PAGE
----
Written for Acculturated
June 2nd, 2016
As a cure for the writer’s block I was experiencing the other day, I flipped on the TV and was soon fully ensconced in a rerun of one of my favorite shows, when I suddenly realized: Pierce Hawthorne is Donald Trump.
Let me back up. I was watching Community, the hit show (whose run ended last year) that follows the (mis)adventures of a ragtag group of misfits attending a community college. In the episode I was watching, “Intro to Political Science”, the college was holding student body presidential debates.
Eight candidates were on the debate stage. As soon as they started answering questions, it became clear that most of them shouldn’t have been there (almost as if producer Dan Harmon foresaw the 2016 GOP primary debates). One candidate thought he was in line for ice cream, another answered all of the questions with a Bronx cheer, a third dropped out of the race so he wouldn’t shine a negative light on his drug-dealing, and a fourth announced that she believed in aliens. (Whoops, that last one was actually Hillary Clinton.) But, out of all the candidates on the stage, one deserved to be there the least. He was hateful and spewed nothing but vitriol from behind his podium. That candidate was one of the show’s chief protagonists, Pierce Hawthorne.
As I listened to Pierce say that his platform would be high enough to push one competing candidate off of it to her death, I had my realization.
I couldn’t shake the idea throughout the rest of the episode. When Pierce told one of the other candidates she had a melon for a head and a ridiculous overbite, I could practically hear Donald Trump saying the same thing. The parallels kept coming to me. Superficially, there are similarities: Pierce is also an old, wealthy businessman. Beyond that, Pierce and The Donald have both shown themselves to be racist, both are sexist,both are egotistical, and generally mean. They’ve flip-flopped on issues depending on what benefited them personally. They’ve both found it necessary to publicly comment on the size of…certain body parts. Heck, Pierce has even impersonated Donald Trump.
The more I thought about it, however, I realized there was one key difference between Pierce Hawthorne and Donald Trump: Pierce’s behavior caused general annoyance and disgust among his listeners, as it should have. He was never taken seriously, and certainly would never have become a major political party’s nominee. In fact, Pierce quit the race, and was booed as he left the auditorium. Pierce’s actions were simply too awful for the community to endorse.
Yet, in the case of Donald Trump, this hasn’t happened. His actions and statements don’t seem to matter. He’s rude and crass, but a plurality of voters still supports him. So what made the fictional student body in Community react differently from the real-world voting populace?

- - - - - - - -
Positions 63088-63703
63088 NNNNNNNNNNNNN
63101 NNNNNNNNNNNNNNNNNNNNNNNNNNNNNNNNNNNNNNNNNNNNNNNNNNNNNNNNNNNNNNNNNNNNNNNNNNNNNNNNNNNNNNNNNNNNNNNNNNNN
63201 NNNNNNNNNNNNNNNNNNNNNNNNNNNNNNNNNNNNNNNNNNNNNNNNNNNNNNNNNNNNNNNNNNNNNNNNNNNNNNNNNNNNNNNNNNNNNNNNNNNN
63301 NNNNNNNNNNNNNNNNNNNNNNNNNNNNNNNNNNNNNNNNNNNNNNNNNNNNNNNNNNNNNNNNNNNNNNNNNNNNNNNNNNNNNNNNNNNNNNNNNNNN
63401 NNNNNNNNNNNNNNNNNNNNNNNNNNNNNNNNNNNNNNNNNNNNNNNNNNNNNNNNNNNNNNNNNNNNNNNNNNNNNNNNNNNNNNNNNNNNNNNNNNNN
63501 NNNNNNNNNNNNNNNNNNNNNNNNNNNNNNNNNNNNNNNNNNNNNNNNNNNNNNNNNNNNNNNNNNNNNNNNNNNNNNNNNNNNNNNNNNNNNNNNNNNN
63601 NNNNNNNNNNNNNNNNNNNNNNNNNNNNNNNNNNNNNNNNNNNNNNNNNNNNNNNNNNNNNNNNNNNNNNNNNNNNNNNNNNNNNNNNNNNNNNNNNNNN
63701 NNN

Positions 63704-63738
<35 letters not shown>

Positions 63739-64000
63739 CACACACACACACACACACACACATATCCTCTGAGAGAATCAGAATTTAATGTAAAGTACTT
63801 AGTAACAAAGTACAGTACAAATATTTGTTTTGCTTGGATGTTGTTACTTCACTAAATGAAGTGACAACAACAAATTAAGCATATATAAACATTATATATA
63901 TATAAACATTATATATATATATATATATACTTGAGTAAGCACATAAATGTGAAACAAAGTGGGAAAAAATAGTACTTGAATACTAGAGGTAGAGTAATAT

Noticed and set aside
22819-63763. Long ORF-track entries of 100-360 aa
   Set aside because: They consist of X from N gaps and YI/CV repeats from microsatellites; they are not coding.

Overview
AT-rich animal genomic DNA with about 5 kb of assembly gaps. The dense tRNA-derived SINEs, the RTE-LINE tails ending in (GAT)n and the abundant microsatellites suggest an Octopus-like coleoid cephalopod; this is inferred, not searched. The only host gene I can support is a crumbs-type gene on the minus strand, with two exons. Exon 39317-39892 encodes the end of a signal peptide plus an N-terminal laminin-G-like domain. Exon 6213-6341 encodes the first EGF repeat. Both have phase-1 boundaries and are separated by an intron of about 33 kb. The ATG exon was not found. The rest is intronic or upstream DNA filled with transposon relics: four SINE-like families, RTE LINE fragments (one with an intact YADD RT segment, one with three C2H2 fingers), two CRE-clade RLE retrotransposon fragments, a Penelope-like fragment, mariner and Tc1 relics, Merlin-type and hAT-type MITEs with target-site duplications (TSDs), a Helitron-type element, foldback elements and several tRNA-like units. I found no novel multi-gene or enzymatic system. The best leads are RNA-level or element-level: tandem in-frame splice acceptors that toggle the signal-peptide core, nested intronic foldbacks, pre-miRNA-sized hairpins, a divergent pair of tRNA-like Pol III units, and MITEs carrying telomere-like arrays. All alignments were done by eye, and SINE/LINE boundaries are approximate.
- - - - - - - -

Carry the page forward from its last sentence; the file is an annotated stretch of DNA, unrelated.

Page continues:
It has something to do with television, in fact. Donald Trump has been a presence in American’s lives for years. He’s not just a businessman—he’s a public figure who’s appeared on magazine covers, in TV shows and movies, and for many seasons on his own reality TV show. Today more people probably know Donald Trump from The Apprentice than from any of his actual business deals (growing up, I first learned about Trump from his brief appearance in Home Alone 2, one of many cameos he’s made on TV and in movies over the years). He doesn’t just resemble a TV character; he is a TV character. And viewing him through that lens alters our perception of him.
Pierce Hawthorne says and does a lot of awful things in Community, but we as viewers love him anyway. His behavior might be bad, but at least it’s entertaining. The same rule applies to Donald Trump, Kim Kardashian, and Honey-Boo Boo. It doesn’t matter how egotistical, annoying, or out of touch with the average American their actions and lifestyles are. They’re TV characters! We judge them by different standards.
Trump does everything he can to encourage this; he lives the stereotype, in other words. He’s literally a multi-millionaire who serially dates and marries models. The entire time he’s been on the campaign trail his behavior has been utterly outlandish to the point that he just doesn’t seem real. We see Trump call reporters “sleazes” and think, “No candidate would actually do that!” We hear him insult a female candidate’s appearance and think, “Is he going to get away with treating her like an erstwhile Miss Universe candidate?” But you know what? He does. Just like Pierce Hawthorne and every other TV character that refuses to follow the norms of human interaction. Given that Americans watch nearly three hours of TV a day (in addition to the hours they spend online), and yet have questionable knowledge of current events, it shouldn’t come as a surprise that a reality television star has a real chance of becoming our next President.